I can’t tell you how often people in therapy tell me they struggle with a good night’s sleep. They might have trouble falling or staying asleep. I get it. I’ve had times in my life when the thought of trying to sleep gave me incredible anxiety because I was sure it wouldn’t be easy.
Struggling with sleep once in a while isn’t that big of a deal. However, if you don’t sleep well night after night, the sleeplessness creates undue stress on your brain and body.
Why Is Sleep So Important?
An article on the Johns Hopkins Medicine website explains that, “If we sleep too little, we become unable to process what we’ve learned during the day and we have more trouble remembering it in the future.” So sleep affects how we store memory. If you’re having difficulty remembering things because you’re not sleeping enough, then it can be hard to stay on task, focus, and feel on top of your life.
A lack of quality sleep can affect your physical health and your immune system as well. Sleep deprivation may make you more prone to getting sick or staying sick longer.
Poor sleep quality can also negatively impact mental health. A good night’s sleep can help promote your natural resilience. That’s the quality that helps your mind and body bounce back from bad experiences. According to the Anxiety and Depression Association of America, if you rarely get enough sleep, you could develop an anxiety condition.
A recent study looked at sleep and anxiety. It compared people who don’t get the recommended eight hours of sleep per night with those who slept eight hours or more per night. The study found people who slept less were more likely to focus on and linger over negative thoughts — much like people who struggle with anxiety and depression. Constant negative thinking can leave you feeling unhappy, stressed, and anxious.
One of the first things I ask people in therapy is, “How much sleep do you get each night?” That’s because I know that getting sleep patterns back on track can make a HUGE difference in managing anxiety. When your body doesn’t have the opportunity to relax during a good night’s sleep, you start the day already stressed. In contrast, after a good night’s sleep you get to start from a good place every day. Sleep gives your brain and body the rest they need to work properly.
9 Steps To Help You Sleep Better
- Go to bed at the same time each night. When you do, you’re training your body to recognize that it’s time to get ready for sleep.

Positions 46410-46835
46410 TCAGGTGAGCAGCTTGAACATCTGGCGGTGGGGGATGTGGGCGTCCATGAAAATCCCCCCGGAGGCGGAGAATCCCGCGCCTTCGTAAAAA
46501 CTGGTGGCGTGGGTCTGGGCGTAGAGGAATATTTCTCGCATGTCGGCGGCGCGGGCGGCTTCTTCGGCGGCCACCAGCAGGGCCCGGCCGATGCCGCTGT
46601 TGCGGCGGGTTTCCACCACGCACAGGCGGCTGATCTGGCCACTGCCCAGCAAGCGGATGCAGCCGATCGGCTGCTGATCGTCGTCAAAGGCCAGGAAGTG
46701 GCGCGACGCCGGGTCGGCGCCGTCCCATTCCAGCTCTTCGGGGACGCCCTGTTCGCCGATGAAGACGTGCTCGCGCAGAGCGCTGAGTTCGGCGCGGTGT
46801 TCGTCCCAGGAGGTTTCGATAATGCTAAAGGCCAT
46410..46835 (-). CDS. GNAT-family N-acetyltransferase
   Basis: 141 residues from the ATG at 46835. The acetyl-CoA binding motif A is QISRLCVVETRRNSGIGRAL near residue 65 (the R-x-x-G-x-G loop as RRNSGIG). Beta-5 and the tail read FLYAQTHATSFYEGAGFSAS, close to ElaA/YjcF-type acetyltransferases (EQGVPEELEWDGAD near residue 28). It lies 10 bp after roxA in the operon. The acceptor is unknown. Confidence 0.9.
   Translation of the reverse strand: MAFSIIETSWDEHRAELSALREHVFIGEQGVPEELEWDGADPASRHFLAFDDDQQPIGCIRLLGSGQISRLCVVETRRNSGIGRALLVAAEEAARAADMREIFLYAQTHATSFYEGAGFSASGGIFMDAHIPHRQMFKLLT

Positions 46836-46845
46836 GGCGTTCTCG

- Turn off electronics at least a half hour before bed. Studies show that electronic devices, even TV, stimulate your brain. Turning off all your devices before you get into bed gives you a chance to relax so you can fall asleep more easily.
- Create a simple bedtime routine. Your routine could include brushing your teeth, washing your face, turning down the covers or meditating. The key is to be consistent. Give your body signals that sleep is coming soon.
- Sleep in a cool, dark room. Coolness and darkness help you fall sleep and stay asleep.
- If you can’t sleep after 15 minutes, get up. Getting up might feel like the opposite of what you’re trying to do. That’s OK. Lying in bed and trying to force yourself to sleep can make you feel more anxious. Then it’s impossible to fall asleep. Get out of bed, make yourself a cup of herbal tea or hot milk, read, meditate, or listen to soothing music. Don’t automatically look at your phone or the TV. When you feel sleepy again, go back to bed and try again.
- Only use your bed for sleeping. Don’t watch TV or work in your bedroom. You want your brain to connect the bedroom with sleep, so it knows that when you’re in that room, it’s time to sleep.
- Reduce caffeine intake. Limit how much caffeine you drink or eat each day. Be aware that some food and drinks have caffeine and you might not know it. If possible, don’t drink caffeinated beverages or eat food with caffeine after 12 o’clock noon.
- Try not to nap, even if you had a poor night’s sleep. Napping for more than 30 minutes messes up your natural sleep cycles. A half-hour nap can recharge and refresh you without confusing your body.
- Be consistent. It’s important to follow the same routines each night so your body and mind get trained to start preparing for sleep.
It can take time and practice to retrain your brain and body, especially if you haven’t tried this before. Be patient and compassionate when sleep doesn’t come.
If you’ve tried these strategies and you’re still struggling with sleep every night, you may want to talk to your primary care physician to see if you have any underlying health conditions. A trained therapist can also help with anxiety or sleep issues.
- People who sleep less than 8 hours a night more likely to suffer from depression, anxiety. (2018, January 4). ScienceDaily. Retrieved from www.sciencedaily.com/releases/2018/01/180104152947.htm
- The science of sleep: Understanding what happens when you sleep. (n.d.) Johns Hopkins Medicine. Retrieved from https://www.hopkinsmedicine.org/health/healthy-sleep/sleep-science/the-science-of-sleep-understanding-what-happens-when-you-sleep
- Sleep and mental health: Sleep deprivation can affect your mental health. (2018, June 19). Harvard Medical School. Retrieved from https://www.health.harvard.edu/newsletter_article/sleep-and-mental-health
- Sleep hygiene. (n.d.) American Sleep Association. Retrieved from https://www.sleepassociation.org/about-sleep/sleep-hygiene-tips
- Understanding the facts: Sleep disorders. (n.d.) Anxiety and Depression Association of America. Retrieved from https://adaa.org/understanding-anxiety/related-illnesses/sleep-disorders
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